CORTEZ – Red tide, blue-green algae, global warming, sea rise, sewage spills and oil spills combined don’t antagonize commercial fishermen as much as one single, 25-year-old subject.
On election day in 1994, Florida voters passed a state constitutional amendment banning Florida commercial fishermen from using gill nets.
The law made any commercial fisherman in the state an outlaw who used a gill net to catch mullet, as fishing families had done for generations.
Since then, they have lived the words of Winston Churchill: “Never give in. Never give in. Never, never, never. In nothing, great or small, large or petty – never give in, except to convictions of honor and good sense. Never yield to force. Never yield to the apparently overwhelming might of the enemy.”
One “enemy” is the Florida Fish and Wildlife Conservation Commission (FWC), which has so much power it is not legally obligated to extend due process of law to fishermen, says Ronald Crum, a Panacea bait shop owner who has a pending lawsuit against the state agency.
Next week, the case is set to come before Florida Second Circuit Court Judge Kevin J. Carroll in Tallahassee.
If Crum wins, he says it could be the beginning of the end of the net ban.
“If we win in the state court, we should finally have due process. If we don’t – and the FWC has argued that we don’t – we go to federal court with court rulings and FWC arguments that we don’t have due process,” Crum said. “How do you think that will look to a federal judge – Americans without any right to due process under the United States Constitution? The judge could eviscerate the FWC.”
The issue in the case is whether the FWC’s authority is constitutional or statutory, he said, adding that he believes it is statutory and subject to court rulings, which provide checks and balances on the agency.
Previous cases have indicated the FWC is immune from judicial rulings, he said.
No appeal, no amendment
A 2012 case ended in a stalemate.
Crum, the Wakulla Commercial Fishermen’s Association and mullet fishermen Jonas Porter and Keith Ward sued the FWC, arguing that its rules enforcing the net ban violate the equal protection rights of commercial fishermen, and cause the unwanted bycatch the ban is designed to prevent.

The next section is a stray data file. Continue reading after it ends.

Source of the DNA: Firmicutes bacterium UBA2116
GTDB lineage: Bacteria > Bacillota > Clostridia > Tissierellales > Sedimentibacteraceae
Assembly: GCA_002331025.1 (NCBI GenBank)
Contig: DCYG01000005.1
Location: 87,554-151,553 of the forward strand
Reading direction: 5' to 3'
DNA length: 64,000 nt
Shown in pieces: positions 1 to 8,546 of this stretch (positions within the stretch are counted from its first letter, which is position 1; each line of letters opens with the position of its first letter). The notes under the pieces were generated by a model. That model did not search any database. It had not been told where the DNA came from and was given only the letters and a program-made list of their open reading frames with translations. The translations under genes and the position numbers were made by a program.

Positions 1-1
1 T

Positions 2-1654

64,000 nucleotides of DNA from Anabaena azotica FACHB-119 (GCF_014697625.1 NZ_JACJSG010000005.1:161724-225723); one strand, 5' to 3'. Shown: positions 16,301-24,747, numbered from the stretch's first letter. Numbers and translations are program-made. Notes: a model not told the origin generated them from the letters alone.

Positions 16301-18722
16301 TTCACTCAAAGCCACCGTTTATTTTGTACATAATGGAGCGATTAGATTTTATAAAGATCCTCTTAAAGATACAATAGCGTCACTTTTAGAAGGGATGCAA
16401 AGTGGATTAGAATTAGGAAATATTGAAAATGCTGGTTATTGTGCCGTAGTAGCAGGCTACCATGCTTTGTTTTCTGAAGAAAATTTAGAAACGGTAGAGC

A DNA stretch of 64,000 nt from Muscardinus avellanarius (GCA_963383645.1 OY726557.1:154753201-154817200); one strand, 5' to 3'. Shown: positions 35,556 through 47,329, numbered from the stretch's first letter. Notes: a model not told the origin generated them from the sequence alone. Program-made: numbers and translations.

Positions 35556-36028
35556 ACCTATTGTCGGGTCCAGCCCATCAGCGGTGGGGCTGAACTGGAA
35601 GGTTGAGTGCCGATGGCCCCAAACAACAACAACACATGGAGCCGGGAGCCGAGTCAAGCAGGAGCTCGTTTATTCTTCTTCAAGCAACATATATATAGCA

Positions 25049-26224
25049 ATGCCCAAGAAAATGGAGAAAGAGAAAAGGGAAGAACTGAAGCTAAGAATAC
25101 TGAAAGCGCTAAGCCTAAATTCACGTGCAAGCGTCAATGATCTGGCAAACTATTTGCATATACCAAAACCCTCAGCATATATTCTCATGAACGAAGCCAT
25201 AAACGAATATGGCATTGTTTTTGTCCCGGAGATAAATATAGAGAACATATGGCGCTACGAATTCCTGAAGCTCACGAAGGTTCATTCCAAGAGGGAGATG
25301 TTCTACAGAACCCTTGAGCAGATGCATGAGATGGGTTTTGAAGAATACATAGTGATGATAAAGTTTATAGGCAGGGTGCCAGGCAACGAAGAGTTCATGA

Leon County Circuit Judge Jackie Fulford found in favor of the commercial fishermen and lifted the net ban, ruling it a “legal absurdity” that FWC rules enforcing the ban allow small stretch mesh nets that catch and kill juvenile fish while prohibiting the larger mesh nets that let juvenile fish survive to reproduce.
Her ruling was appealed and stayed by the Florida Attorney General’s office, then reinstated, then appealed and stayed again before being reversed by the First District Court of Appeal, whose ruling the plaintiffs challenged at the Florida Supreme Court in 2014.
The high court declined to accept jurisdiction, ending the appeals.
Cortez commercial fisherman Mark Coarsey, the former president of Fishing for Freedom’s Manatee County chapter, which disbanded in March, led the local group for five years, working on the case and in other ways to regain and preserve the rights of commercial fishermen.
For years, he demonstrated at the Cortez Commercial Fishing Festival how legal-size mullet were once caught in now-illegal gill nets, while mullet too small to be caught swam through the mesh, saving the resource, Coarsey said.
“Legal nets have lots of bycatch,” Crum said. “Ninety-eight fish die for every two that go to market due to the net ban.”
Last year, Coarsey appeared with several members of the group at a meeting of the Florida Constitution Revision Commission (CRC) in St. Petersburg, requesting that a proposed constitutional amendment be placed on the November 2018 ballot to reverse the gill net ban.
The CRC did not approve the amendment, leaving voters no opportunity to vote on the issue.
A bad taste
When the net ban went into effect in 1995, “I was 45 years old and looking for a job for the first time,” said James ‘Wyre’ Lee, of Cortez Bait and Seafood. “It was nasty.”
The nastiness, fishermen say, is that when scientific evidence of mullet overfishing was disputed, recreational fishing groups and environmentalists published a photograph of a dolphin in a net with the slogan, “Ban the Nets – Save Our Sealife,’’ the inference being that commercial fishermen commonly caught dolphins in gill nets.
The photograph “was staged by a Florida Marine Patrol officer who was busted” a decade later, says Cortezian Mark Taylor, former president of the Organized Fishermen of Florida, who lost his wholesale seafood trucking business after the net ban.
Voters were misled, he said. For example, they did not know that Cortez commercial fishermen pioneered habitat restoration in the state by drafting a proposal to use funds from gill net permit fees to pay for two full-time employees at the Florida Department of Environmental Protection.
“We were devastated because we couldn’t use our nets,” said Mary Fulford Green, 94, whose family was one of the founding families of Cortez.
“That’s when the price of fish became prohibitive for ordinary people to eat,” she said. “If you can afford a $1,500-a-week vacation rental, you can afford a $19.95 shrimp dinner. Ordinary people can’t afford that. People on Social Security can’t afford that.”
“People didn’t vote in ‘94 to hurt commercial fishermen,” Crum said. “They voted to limit gill net fishing, but it’s overkill.”